My son is two years old. We are starting with potty training right now. We are also hoping to put him in his big boy bed soon. I hope to have these two things accomplished in the next six months because we are taking a cruise and this would make life so much easier. So, how do I get my son to stay in his bed when we convert it? Sometimes it takes 90 minutes for him to fall asleep.
If the main reason you’re trying to get your son out of his crib is for convenience on the cruise, don’t put yourself through the stress. Most cruise lines accommodate young families and will provide a small crib for your stateroom, but reserve it ahead of time.
There are signs that a child is ready to move into his crib:
- he’s outgrowing it
- it’s becoming unsafe because he keeps trying to escape and might fall and hurt himself
It sounds like you have one of those popular cribs that converts to a bed. These obviously make
financial sense, but sometimes I prefer the option of a separate bed. That way it can be set up beside the crib and a toddler can observe and explore the bed, first at nap time to get the excitement out of his system, and then at night time.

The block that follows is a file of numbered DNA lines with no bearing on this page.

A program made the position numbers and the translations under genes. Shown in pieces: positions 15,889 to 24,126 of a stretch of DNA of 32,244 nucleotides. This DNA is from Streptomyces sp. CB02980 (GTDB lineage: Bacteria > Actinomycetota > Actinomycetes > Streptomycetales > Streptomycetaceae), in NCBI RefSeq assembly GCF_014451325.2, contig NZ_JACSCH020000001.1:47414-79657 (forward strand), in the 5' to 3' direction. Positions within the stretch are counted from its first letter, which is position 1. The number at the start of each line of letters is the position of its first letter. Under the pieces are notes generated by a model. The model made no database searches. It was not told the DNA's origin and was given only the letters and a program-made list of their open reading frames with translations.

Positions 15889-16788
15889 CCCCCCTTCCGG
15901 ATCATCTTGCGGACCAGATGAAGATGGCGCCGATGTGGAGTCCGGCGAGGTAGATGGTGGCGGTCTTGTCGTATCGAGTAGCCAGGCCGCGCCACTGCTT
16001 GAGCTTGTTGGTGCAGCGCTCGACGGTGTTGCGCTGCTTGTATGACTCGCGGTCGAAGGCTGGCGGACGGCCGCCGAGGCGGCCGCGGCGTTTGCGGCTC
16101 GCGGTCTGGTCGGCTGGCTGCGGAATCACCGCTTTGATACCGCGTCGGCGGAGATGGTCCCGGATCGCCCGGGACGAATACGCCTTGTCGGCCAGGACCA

Once you start putting him in the bed at night time, go about you routine as usual – bath, book bed. Leave the room and go sit in your room, do not linger. It will fast become a peek-a-boo game! If he decides to come out and see what his newfound freedom will get him, let him know it will get him marched straight back to his bed. Use a firm voice and say “bed time. You must stay in your bed.” If you use a gentle tone you will be sending him the wrong message.
WARNING: Do not apply a deadline to potty training. I’m afraid it’s not something you can control. It’s all about when your son is ready and if his bladder has matured enough, not about timing with the cruise!
If you push your son before he is ready, it could lead to all sorts of problems. I know children who have ended up in hospital due to poor potty training. Boys do tend to train a bit later than girls and although it’s not unusual for a boy to train at two, you must accept that he may not be ready.